Several years ago, I became virtually acquainted with a young woman who was planning to teach in remote Alaska. She had stumbled across my blog about my 5 weeks on St. Paul Island, in the Pribiloffs in the Bering Sea. We corresponded for a time, and when she took a teaching position on Little Diomede, I followed her blog. Through that, I found one of her friends who currently lives in China, and I enjoy reading about the experiences of her and her family while there. She began signing off on her posts with the phrase "counting the graces" in which she thanks Father for the experiences of the day/week/whatever has come during that time.
I know there is much power in being thankful for the experiences that come our way, even when we don't like them, don't want them, and in fact, grieve because of them. I have always tried to take the learning in a situation and grow from it, with deeper understanding of myself and others.
More and more these days, it is a struggle to do that: I'm tired, and tired of having to deal with unkind people who give not a whit for whom they hurt; tired of people who feel such a sense of entitlement that they think they can do anything and it is okay; tired of people who feel such a sense of entitlement that they see no reason to demonstrate accountability, knowledge, skill; tired of people who abuse power in ways that harm others.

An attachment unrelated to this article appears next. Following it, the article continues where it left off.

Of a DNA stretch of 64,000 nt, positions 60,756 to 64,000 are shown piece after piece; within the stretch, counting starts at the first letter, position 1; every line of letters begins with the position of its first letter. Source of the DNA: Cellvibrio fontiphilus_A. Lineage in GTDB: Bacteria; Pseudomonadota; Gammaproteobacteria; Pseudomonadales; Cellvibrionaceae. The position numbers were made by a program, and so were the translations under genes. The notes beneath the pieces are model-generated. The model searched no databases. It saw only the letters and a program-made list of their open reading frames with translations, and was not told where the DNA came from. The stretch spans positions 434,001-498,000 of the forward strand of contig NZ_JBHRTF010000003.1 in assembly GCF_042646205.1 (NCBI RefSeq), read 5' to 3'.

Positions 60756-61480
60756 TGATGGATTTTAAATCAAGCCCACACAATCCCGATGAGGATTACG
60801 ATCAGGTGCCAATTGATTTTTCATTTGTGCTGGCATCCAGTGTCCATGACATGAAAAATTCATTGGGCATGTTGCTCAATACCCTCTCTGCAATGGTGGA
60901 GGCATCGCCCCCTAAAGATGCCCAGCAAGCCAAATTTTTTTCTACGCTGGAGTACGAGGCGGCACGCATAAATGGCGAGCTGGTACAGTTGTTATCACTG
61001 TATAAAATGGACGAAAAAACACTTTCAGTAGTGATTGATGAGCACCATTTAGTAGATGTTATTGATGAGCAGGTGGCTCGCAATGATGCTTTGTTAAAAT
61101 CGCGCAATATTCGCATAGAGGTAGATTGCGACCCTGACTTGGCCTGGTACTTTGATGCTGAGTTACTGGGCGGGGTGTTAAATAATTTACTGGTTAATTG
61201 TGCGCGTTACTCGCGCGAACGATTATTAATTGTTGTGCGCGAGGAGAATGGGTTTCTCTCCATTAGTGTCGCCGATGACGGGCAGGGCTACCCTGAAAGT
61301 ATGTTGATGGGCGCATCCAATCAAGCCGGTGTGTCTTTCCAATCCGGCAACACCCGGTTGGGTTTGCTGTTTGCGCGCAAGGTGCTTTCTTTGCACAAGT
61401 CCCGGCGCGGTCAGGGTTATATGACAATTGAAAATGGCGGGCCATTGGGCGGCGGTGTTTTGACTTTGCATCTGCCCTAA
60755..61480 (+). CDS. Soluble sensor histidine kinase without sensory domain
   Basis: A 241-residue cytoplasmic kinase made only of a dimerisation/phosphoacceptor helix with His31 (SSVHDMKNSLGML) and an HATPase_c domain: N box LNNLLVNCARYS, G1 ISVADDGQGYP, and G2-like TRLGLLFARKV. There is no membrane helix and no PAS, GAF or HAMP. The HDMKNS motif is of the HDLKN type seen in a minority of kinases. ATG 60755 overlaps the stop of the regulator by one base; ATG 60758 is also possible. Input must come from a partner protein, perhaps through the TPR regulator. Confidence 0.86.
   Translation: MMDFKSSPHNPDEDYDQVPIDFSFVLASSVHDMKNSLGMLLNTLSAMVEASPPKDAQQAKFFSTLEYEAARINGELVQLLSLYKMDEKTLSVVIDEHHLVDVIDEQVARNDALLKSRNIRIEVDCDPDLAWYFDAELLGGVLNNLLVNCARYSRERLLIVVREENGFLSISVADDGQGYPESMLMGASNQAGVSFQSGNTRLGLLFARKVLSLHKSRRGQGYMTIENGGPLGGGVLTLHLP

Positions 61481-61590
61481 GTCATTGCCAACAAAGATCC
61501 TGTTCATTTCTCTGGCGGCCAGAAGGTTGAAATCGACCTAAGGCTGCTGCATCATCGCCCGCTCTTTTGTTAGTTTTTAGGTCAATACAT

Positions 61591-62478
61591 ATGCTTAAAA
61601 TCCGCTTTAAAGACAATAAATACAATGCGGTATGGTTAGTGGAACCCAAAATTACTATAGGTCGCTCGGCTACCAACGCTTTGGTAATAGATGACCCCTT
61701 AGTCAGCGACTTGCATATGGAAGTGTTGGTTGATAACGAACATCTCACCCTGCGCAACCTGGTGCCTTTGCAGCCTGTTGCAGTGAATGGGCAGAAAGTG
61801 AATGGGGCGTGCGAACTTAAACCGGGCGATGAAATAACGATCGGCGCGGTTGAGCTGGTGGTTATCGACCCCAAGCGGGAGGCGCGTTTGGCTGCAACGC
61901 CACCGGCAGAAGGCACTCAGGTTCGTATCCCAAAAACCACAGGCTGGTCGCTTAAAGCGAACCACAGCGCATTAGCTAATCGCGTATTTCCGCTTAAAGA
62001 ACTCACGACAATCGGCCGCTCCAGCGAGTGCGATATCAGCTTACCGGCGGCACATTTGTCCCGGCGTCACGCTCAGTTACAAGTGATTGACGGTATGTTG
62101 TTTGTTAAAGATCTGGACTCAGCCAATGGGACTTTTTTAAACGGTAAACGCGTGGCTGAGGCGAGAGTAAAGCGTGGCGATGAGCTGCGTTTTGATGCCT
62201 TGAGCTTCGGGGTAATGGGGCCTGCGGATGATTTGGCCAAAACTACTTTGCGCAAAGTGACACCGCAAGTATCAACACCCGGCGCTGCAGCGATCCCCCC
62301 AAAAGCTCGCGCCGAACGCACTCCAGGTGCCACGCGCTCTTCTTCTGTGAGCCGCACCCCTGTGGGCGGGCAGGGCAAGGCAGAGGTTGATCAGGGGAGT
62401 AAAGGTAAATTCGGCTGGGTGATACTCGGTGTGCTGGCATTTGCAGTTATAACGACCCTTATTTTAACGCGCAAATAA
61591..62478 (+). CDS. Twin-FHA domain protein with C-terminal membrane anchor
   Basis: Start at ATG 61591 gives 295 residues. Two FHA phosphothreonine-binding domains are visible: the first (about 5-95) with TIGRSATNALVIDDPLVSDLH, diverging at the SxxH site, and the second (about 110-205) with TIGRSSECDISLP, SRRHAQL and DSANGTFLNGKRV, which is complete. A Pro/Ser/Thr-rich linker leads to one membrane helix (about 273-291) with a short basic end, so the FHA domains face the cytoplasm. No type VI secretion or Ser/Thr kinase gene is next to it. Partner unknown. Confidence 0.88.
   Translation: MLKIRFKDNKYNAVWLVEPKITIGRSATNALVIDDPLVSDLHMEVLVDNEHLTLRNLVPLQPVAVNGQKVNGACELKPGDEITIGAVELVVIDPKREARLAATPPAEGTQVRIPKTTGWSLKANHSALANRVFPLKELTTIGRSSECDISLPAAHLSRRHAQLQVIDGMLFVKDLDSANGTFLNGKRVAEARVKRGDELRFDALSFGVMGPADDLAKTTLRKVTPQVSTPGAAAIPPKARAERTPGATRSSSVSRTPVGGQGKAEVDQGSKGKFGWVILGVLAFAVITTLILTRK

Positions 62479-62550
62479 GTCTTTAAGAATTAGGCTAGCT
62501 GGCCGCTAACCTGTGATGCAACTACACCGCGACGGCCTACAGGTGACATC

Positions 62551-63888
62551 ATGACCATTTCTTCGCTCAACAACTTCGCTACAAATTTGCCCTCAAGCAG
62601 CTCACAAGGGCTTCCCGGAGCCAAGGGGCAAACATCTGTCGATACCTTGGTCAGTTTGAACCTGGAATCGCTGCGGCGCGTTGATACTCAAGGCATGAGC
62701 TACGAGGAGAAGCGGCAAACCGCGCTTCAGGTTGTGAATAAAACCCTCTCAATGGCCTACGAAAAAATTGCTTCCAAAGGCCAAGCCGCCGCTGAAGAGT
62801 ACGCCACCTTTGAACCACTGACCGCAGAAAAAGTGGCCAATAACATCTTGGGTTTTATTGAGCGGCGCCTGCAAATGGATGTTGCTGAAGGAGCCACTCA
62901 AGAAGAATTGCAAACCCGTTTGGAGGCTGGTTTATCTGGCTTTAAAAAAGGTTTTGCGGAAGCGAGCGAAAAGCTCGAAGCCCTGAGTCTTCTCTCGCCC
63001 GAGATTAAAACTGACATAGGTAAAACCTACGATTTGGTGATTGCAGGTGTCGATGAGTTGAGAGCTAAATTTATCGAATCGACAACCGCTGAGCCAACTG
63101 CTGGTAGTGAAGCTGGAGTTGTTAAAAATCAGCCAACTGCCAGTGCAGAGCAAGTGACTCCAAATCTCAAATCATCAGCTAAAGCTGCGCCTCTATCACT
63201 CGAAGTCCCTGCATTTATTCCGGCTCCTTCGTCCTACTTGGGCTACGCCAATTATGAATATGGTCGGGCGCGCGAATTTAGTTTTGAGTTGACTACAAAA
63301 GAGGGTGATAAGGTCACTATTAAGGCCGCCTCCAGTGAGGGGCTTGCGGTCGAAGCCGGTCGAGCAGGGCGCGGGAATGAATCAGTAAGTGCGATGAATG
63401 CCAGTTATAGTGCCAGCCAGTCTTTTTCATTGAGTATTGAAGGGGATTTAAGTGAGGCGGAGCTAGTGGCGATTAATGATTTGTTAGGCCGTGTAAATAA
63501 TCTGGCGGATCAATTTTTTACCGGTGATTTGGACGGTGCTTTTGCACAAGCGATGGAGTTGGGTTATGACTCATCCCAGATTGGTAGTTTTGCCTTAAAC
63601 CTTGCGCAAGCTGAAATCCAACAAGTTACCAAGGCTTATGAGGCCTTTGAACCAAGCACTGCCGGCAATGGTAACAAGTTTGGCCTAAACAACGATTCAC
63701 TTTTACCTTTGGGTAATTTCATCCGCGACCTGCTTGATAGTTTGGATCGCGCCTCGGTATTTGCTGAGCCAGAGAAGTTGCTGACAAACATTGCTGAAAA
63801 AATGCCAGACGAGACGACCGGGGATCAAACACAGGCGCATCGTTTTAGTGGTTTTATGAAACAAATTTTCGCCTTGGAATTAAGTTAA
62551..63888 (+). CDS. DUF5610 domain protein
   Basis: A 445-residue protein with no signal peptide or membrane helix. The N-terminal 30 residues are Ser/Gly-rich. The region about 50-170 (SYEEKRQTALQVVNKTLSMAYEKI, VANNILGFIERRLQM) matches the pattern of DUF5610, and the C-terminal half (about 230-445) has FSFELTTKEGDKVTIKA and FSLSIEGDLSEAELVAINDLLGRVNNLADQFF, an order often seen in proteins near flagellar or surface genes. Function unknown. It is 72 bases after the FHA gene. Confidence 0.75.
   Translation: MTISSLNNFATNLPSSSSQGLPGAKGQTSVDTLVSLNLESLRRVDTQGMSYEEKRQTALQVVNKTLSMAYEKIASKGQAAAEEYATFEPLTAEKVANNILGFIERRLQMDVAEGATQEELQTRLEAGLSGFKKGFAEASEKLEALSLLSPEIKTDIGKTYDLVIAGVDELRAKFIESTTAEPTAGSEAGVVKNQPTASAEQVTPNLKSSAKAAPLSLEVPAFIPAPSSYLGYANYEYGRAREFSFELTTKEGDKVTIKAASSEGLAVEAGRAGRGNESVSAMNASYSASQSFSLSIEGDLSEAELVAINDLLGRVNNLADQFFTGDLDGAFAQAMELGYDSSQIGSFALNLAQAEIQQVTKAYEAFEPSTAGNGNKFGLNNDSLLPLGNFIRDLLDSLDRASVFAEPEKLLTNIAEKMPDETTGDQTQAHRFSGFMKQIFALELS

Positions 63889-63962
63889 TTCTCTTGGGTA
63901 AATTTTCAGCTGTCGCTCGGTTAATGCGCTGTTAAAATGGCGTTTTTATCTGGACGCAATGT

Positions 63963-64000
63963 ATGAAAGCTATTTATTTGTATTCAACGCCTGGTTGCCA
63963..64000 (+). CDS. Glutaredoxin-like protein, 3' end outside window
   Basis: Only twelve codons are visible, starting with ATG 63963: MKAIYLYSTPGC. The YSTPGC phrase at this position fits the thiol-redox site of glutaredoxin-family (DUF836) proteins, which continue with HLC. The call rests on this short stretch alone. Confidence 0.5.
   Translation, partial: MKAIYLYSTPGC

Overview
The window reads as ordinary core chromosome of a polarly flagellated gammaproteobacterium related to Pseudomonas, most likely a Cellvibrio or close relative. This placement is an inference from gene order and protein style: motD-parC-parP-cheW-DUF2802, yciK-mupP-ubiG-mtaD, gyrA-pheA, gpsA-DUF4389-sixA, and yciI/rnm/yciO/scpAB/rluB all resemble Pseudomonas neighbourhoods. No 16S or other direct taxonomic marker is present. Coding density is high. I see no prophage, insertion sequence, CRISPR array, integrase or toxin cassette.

Several years ago, I had the opportunity to spend 5 weeks on St. Paul Island, providing behavioral health services to the community. It was a time when I felt that my clinical skills and training served me well, in allowing me to be of service to a community without a behavioral health provider at the time. Though it was difficult, it was also rewarding, and infinitely of benefit. It was the kind of "difficulty" that one can embrace in terms of learning and personal growth. It was a life-saver to me, giving me a brief respite from what had become a very toxic environment, and the opportunity to search both within myself, and outside of myself for greater understanding, growth, and learn to live with that toxicity in a way that did not kill me, and ultimately allow me to triumph over it.
There are always ways to look at each situation: it is always the same picture, but the interpretation is the key. For example, the photograph above. Is it that there is always an opening, even when we are surrounded? Or is it that regardless of which stand we stand on, when those flood waters are released, we are caught and there is no escaping them? Is it a hunkering down in the safety of one corner of the solid rock, and clinging to the strength it provides to weather the worst storm? Or is it to surrender to those waters, and float out, following the currents and waves to move around the rocks rather than through them, trusting the journey?
I'm trying to imagine what R or M would say in this situation.
counting the graces
thank you father
for red birds outside my window
two surviving baby kittens
my sister who cares selflessly for our parents, and is willing to take care of Randy's father as well
friends who have my back and friends who stab me in the back
the painful opportunity to remain in the inquiry and not in the circumstances
the fact that I can always choose, even when I am tired, and even when there are consequences
that it will always turn out.